Part of the difficulty of this particular novel was what you called the "Meereenese Knot", trying to get everything to happen in just the right order, pulling various plot strands together in one place, and part of the solution was the addition of another point of view character. Was this something where you tried writing it from a number of different point of views before settling on a new one? Did you actively resist adding a new character?
The Meerenese Knot related to everyone reaching Dany. There's a series of events that have to occur in Meereen, things that are significant. She has various problems to deal with at the start: dealing with the slavers, threats of war, the Sons of the Harpy, and so on. At the same time, there's all of these characters trying to get to her. So the problem was to figure out who should reach her and in what order, and what events should happen by the time they've reached her. I kept coming up with different answers and I kept having to rewrite different versions and then not being satisfied with the dynamics until I found something that was satisfactory. I thought that solution worked well, but it was not my first choice.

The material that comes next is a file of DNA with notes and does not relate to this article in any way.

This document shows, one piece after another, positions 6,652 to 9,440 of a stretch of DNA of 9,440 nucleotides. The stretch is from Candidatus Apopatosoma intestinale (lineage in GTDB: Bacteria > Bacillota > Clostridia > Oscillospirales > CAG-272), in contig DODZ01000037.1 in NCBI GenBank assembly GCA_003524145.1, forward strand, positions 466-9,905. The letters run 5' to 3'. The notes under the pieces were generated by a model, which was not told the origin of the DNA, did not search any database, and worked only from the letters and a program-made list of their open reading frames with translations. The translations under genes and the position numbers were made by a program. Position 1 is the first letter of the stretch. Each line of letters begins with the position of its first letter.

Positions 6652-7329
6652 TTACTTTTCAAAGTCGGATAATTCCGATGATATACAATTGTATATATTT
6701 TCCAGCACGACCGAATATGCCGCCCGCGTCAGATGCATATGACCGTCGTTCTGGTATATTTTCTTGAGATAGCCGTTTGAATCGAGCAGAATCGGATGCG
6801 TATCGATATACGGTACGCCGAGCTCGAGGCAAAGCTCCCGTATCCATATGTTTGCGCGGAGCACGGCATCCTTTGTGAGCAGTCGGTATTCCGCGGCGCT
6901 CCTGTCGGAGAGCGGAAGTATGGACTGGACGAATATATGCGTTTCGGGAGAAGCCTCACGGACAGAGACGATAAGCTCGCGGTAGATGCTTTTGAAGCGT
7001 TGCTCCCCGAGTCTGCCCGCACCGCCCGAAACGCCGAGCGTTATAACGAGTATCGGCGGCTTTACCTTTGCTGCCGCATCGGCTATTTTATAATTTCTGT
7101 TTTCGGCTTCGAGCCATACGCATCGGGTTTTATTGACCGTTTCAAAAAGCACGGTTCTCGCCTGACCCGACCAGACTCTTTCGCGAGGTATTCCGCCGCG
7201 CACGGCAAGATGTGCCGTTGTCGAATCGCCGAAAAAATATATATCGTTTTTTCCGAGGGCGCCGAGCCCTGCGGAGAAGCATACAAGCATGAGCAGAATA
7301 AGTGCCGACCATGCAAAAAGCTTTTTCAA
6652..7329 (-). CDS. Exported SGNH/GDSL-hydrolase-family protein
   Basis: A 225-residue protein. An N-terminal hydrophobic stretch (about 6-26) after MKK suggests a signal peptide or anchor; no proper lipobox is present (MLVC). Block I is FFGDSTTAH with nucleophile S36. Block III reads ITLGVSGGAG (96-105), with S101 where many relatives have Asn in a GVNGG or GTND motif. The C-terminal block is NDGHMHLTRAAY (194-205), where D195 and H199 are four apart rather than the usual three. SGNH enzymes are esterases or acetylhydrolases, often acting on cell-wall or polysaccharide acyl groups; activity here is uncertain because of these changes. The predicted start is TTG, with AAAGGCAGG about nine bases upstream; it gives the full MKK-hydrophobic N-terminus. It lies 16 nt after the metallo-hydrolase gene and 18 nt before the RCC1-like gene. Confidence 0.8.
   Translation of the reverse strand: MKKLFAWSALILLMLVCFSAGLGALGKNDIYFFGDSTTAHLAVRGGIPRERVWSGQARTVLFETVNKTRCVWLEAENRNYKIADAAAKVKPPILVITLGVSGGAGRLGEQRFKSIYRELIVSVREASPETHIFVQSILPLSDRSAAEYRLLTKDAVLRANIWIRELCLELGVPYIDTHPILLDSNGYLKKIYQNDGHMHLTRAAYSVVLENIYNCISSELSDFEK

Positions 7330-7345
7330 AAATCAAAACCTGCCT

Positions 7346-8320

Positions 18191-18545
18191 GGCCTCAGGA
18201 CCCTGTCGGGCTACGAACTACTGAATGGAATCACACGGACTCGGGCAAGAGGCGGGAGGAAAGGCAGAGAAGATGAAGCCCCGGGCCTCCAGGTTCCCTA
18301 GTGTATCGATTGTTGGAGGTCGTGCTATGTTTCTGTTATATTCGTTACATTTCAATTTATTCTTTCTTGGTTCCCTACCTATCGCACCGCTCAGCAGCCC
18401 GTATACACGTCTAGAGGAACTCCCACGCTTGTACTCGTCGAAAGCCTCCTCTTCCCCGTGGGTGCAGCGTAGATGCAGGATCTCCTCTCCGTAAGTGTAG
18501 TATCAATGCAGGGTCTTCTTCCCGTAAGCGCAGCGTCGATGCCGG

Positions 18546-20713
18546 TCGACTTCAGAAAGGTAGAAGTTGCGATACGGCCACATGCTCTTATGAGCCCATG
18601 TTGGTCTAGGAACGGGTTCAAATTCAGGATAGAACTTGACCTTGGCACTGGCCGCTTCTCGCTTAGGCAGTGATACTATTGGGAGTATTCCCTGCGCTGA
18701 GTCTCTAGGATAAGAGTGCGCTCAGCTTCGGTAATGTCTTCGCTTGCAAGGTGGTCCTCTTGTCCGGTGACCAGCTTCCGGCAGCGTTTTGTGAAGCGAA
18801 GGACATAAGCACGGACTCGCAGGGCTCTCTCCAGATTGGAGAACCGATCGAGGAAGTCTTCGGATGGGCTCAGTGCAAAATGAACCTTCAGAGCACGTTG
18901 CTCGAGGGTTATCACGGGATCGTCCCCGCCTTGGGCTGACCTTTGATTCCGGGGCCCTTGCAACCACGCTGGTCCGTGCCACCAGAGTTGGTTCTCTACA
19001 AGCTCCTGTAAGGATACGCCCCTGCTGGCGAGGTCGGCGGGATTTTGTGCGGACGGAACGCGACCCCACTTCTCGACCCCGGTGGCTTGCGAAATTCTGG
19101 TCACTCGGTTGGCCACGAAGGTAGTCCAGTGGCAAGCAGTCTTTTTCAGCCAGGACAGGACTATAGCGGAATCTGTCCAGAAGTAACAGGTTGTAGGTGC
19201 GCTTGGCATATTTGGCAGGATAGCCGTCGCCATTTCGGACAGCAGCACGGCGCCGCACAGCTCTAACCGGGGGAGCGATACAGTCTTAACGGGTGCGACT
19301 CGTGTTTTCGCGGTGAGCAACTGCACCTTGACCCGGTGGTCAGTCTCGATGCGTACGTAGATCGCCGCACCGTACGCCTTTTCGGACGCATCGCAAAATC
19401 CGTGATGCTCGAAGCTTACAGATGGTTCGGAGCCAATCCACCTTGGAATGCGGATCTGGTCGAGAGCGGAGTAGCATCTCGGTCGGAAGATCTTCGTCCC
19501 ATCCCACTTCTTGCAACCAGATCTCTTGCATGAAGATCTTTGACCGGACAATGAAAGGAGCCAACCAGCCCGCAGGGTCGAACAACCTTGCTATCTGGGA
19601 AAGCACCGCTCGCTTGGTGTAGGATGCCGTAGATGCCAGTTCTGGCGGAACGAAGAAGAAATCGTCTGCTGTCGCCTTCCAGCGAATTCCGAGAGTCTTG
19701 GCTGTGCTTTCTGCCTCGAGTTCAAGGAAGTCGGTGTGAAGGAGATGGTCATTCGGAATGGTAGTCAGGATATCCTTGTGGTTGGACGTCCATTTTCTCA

There's a Dany scene in the book which is actually one of the oldest chapters in the book that goes back almost ten years now. When I was contemplating the five year gap [Martin laughs here, with some chagrin], that chapter was supposed to be the first Daenerys chapter in the book. Then it became the second chapter, and then the third chapter, and it kept getting pushed back as I inserted more things into it. I've rewritten that chapter so much that it ended in many different ways.
There's a certain time frame of the chronology where you can compare to A Feast for Crows and even A Storm of Swords and figure out when they would reach Meereen and the relative time frames of each departure and each arrival. But that doesn't necessarily lead to the most dramatic story. So you look at it and try and figure out how to do it. I also wanted to get across how difficult and dangerous it was to travel like this. There are many storms that will wreck your ship, there are dangerous lands in between where there are pirates and corsairs, and all that stuff. It's not like hopping on a 747, where you get on and then step off the plane a few hours later. So all of these considerations went into the Meereenese Knot.